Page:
Such spouses guiltily acknowledge that they are superficial and appearance-oriented because of their narcissism. Nevertheless, they can’t force themselves to feel a sexual desire that is now simply lacking. Medical obesity can sometimes make it difficult to perform sex in the missionary position.
Later in life, being overweight is associated with diabetes and heart disease that can adversely affect one’s sex life. Sexual functioning tends to gradually decline with age, but it can decline much more rapidly when suffering a serious illness that is associated with impaired sexual functioning. Avoiding obesity-related diseases is important if you wish to have an active sex life well into your old age.
What to do?
To avoid these weight-related difficulties in your love life, you need to lose weight and keep it off in order to maintain a normal body mass index. Easier said than done. Sticking with a diet and not regaining lost weight is quite challenging. Certainly, the benefits of being trim to your love life are a good incentive to lose weight. Nevertheless, dieting is not so easy when you are dating or married.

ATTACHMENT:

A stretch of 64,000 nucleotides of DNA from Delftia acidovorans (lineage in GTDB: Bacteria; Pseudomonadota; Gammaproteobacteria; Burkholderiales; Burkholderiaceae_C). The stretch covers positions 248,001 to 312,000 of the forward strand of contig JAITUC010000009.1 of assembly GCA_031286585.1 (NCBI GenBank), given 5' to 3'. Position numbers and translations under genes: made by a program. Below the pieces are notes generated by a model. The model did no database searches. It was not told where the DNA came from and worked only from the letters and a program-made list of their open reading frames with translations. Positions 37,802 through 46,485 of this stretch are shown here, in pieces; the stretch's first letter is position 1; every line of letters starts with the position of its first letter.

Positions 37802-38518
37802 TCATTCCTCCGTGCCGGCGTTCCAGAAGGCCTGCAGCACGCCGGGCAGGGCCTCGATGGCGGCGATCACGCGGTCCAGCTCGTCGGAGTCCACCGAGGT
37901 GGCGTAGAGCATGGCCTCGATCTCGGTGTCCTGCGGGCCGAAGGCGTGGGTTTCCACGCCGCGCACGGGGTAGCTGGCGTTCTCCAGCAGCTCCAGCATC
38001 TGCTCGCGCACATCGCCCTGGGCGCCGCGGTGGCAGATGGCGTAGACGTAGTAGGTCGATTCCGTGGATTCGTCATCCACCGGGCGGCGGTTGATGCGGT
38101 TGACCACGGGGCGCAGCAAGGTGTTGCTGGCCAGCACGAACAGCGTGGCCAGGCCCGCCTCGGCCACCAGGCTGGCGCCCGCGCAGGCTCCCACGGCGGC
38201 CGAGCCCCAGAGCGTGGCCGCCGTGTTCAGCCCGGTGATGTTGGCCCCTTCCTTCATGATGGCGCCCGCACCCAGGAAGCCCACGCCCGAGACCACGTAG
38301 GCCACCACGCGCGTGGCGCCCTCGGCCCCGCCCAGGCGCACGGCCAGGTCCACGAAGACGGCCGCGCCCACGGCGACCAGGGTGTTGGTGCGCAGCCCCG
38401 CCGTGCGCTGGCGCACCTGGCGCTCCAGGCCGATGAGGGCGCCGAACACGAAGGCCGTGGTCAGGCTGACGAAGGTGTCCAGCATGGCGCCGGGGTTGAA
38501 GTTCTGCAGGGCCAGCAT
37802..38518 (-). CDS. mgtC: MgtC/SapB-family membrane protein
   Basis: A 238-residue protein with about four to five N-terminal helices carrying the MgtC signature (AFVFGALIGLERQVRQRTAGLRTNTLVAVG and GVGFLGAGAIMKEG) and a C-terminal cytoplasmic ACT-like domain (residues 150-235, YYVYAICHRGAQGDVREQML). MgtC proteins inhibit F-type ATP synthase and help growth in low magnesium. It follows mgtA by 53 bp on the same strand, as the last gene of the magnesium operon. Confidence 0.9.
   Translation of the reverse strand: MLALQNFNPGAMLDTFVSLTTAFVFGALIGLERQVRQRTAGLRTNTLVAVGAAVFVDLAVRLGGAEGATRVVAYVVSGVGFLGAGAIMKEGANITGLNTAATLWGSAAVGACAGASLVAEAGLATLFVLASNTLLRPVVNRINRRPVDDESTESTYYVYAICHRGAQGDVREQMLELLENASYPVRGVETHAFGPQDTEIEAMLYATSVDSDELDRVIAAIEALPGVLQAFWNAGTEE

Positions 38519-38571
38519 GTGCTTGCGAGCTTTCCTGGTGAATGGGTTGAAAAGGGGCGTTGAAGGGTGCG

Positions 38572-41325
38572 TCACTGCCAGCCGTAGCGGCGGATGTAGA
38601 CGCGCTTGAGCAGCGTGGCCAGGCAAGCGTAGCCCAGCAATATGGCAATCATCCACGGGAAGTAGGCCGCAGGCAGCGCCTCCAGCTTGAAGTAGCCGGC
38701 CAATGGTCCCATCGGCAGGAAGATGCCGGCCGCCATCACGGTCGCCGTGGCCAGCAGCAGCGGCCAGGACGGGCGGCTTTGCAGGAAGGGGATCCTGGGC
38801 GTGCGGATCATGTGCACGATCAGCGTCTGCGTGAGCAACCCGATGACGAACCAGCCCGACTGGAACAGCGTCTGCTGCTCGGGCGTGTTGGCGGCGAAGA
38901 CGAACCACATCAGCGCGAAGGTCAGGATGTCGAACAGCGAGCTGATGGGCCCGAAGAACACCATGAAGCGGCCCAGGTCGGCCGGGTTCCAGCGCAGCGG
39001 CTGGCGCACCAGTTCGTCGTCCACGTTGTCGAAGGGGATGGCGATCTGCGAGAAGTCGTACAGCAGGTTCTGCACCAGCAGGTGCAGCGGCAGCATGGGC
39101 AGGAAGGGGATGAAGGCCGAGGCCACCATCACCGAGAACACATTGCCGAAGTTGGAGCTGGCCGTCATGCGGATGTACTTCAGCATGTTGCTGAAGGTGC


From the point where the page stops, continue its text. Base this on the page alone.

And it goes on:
How romantic is it to go on a date or a candlelit dinner if you have to stay on a low-carb/low-fat diet? Do you forgo the wine that gives you a little buzz? Do you forgo incredibly succulent but high-fat French cuisine? Do you forgo spoon-feeding each other dessert? Do you forgo chocolates for Valentine’s Day? Do you forgo ice cream while taking a stroll in the park on a hot summer’s day? At least you could eat oysters together which might be an aphrodisiac.
Since I’ve reached the word limit for this post, you’ll have to wait for my next post on dieting and dating, in which I will begin to discuss how you can successfully diet and lose weight without spoiling romantic dinners with your paramour.
Josephs, L. (2021) Food Fantasies: Overcoming the Diet Lies We Tell Ourselves. Kindle Direct Publishing.